Note this is one of the posts I will be bringing over from my previous blog. This was originally posted on November 29, 2012.
|This QR Code will take you to my blog.|
During NYSCATE 2012 one of the most interesting sessions I attended dealt with Quick Response (QR) Codes. Even if you are not familiar with QR Codes, chances are you have seen them. One of the most common uses of QR Codes is as part of magazine advertisements. If you see a QR Code and have a mobile device (cell phone, iPod, iPad, etc…) and a QR Reader app, scanning a code is a simple and quick process. Last year, our library media specialist introduced me to QR Codes as a way to link to author and book websites, but I did not fully understand what they were capable of doing. Needless to say, I did not have a very good understanding of QR Codes and how they could be used in my classroom. Walking into the session at NYSCATE 2012, I had believed that QR codes were only able to send you to a website. That in itself is valuable and avoids users having to remember and type in long URLs, however the same could be accomplished by sending an email link to my students. As the session began I was very excited to learn that QR Codes can be used for so much more!
In addition to URL links, QR Codes can be used to store and link to text, images, email addresses, Twitter accounts, map locations, Facebook accounts, videos, and even to send SMS text messages. As you can imagine as a social studies teacher who has a class set of iPod Touches I was very excited to hear about these uses. Less than a week of school after learning of these uses I have turned my classroom into a “QR Classroom.”
The first thing I needed to do was make sure my iPod Touches had the capabilities of scanning QR Codes. I was able to quickly download an free app called “i-Nigma” to each of the twenty-three iPod Touches I have in my classroom. Teaching my students to use the app was quick and painless and after only a few days of experience many are “experts” at using QR Codes. Now, only a few short school days after NYSCATE 2012, I have QR Codes hanging all over my room for several different uses.
|Students can quickly reach my website with remembering the URL.|
|I even put a QR code in the hallway so parents can quickly reach my website.|
One of the most common things I deal with in my classroom in regards to the iPod Touches is unsolicited advice from students on what apps we should download. I decided that I would allow my students to suggest new apps. On my classroom website I set up a form that allows my students to suggest apps. The form asks for the name of the app, the price (free ones are much more likely to be downloaded!) and the reason why the app has educational value. After reading a few submissions I did edit the form to add a “Name” box. This was not necessary, but I was getting a lot of very creative reasons that apps were educational and wanted to be able to pair the reasoning with the student who wrote it. Another nice part about the form is that the submissions are emailed to me and automatically sorted into their own folder. This allows me to examine the suggestions at my leisure.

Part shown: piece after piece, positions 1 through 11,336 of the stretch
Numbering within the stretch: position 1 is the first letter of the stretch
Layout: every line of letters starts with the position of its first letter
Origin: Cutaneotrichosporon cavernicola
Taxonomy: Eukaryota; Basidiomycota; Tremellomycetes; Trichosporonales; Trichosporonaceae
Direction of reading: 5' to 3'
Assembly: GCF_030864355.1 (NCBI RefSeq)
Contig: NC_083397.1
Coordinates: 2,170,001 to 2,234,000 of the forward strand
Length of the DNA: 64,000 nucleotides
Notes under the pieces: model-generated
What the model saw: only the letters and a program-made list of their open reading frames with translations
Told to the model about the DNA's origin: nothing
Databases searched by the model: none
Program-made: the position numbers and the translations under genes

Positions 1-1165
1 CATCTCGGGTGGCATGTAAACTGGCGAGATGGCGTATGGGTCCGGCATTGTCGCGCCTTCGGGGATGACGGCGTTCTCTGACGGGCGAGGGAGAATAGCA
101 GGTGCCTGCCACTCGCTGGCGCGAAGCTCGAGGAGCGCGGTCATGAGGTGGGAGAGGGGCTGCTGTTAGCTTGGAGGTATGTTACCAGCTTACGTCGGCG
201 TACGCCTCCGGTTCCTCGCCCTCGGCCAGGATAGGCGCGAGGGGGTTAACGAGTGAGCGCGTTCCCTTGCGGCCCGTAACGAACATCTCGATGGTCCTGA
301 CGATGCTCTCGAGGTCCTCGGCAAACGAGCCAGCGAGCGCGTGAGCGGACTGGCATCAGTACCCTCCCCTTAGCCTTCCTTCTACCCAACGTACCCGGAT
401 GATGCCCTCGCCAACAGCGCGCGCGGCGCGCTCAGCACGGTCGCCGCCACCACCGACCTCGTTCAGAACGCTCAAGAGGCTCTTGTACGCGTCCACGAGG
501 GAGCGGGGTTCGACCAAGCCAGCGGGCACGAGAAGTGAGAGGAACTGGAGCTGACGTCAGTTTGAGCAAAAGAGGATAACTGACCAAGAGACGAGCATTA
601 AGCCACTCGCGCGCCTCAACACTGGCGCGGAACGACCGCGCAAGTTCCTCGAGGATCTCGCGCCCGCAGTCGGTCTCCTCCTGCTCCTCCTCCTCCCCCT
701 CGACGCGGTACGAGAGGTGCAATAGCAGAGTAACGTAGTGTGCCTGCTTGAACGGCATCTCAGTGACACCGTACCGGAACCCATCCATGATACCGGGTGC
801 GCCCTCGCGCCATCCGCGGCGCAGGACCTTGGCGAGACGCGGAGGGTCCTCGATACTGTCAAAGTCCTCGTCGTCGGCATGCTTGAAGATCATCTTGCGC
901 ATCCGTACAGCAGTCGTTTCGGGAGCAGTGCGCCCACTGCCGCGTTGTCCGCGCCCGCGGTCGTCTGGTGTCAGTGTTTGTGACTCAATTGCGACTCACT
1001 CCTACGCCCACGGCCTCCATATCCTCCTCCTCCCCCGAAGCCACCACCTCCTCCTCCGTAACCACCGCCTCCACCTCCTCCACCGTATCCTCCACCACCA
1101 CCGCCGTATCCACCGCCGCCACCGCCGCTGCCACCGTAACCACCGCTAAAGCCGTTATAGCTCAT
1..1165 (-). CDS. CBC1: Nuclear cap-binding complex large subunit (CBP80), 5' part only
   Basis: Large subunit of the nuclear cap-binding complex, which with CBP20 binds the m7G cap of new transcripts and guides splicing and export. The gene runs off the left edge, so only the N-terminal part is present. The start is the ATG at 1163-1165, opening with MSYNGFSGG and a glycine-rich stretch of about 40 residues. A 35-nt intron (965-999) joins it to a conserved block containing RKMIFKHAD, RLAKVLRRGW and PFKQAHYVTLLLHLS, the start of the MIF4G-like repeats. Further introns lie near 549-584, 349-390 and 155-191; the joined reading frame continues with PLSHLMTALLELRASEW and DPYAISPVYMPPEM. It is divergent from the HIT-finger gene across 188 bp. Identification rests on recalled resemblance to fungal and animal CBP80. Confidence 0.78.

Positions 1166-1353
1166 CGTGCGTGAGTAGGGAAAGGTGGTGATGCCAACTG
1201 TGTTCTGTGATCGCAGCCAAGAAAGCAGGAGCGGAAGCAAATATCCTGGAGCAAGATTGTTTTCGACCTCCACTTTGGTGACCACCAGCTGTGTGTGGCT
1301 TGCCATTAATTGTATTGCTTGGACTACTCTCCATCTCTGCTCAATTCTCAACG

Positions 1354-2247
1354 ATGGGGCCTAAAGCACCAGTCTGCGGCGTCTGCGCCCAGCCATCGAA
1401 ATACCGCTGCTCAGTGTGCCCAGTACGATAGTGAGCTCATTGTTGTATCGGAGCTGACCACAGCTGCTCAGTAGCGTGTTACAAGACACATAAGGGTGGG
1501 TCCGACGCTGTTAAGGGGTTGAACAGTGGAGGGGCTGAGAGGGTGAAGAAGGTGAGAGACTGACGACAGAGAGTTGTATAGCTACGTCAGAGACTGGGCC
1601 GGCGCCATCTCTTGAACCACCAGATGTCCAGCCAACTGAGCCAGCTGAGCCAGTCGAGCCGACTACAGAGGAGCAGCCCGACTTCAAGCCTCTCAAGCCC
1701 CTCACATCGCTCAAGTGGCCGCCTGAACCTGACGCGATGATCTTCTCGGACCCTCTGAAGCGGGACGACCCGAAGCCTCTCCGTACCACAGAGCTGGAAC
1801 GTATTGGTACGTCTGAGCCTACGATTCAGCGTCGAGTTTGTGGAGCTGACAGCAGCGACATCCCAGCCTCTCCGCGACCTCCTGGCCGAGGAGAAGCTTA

|App suggestion QR Code and Kidblog QR Code.|
Some of the other QR Codes I have hanging throughout my classroom are an “Email Mr. Hoover” QR Code, a link to Kidblog.org, and a link to Culture Grams. Kidblog.org is a kid friendly blogging service that I have begun using with my students (this may the subject of a future post). Culture Grams is a research database that my fifth graders use for state research and my sixth graders use for country research.
|Email Mr. Hoover QR Code|
|Another Email Mr. Hoover QR Code|
|Kidblog.org and Culture Gram QR Codes|
Hanging QR Codes around my classroom is not the only way I have been using QR Codes. After a little experimenting I was able to determine the size QR Codes needed to be on my SmartBoard in order to allow students, even in the back row, to scan the codes from their seats. I also have begun to use QR Codes in my social studies unit guided notes. I have created QR Codes that lead to non-fiction articles (hooray, common core!), videos, and even definitions that students match with vocabulary words. These QR Codes are included right on the guided note packet that each student uses throughout the unit.
|QR Codes directly on guided notes.|
In just a short time I have been able to begin implementing QR Codes in my classroom. The students have been able to quickly understand how to use the app and have become adept at scanning the codes in an even shorter amount of time. QR Codes are one of the coolest and one of the most time-saving techniques I have been able to implement in my classroom. I should note that this works well in my classroom because of the 1:1 student to iPod ratio. If you are not able to provide 1:1 technology in your classroom the way you use QR Codes would need to be tweaked and may not work well for you.
Note:The site I have been using to create QR Codes is www.beqrious.com. It is free and allows you to create and change the color of QR Codes for a wide variety of purposes.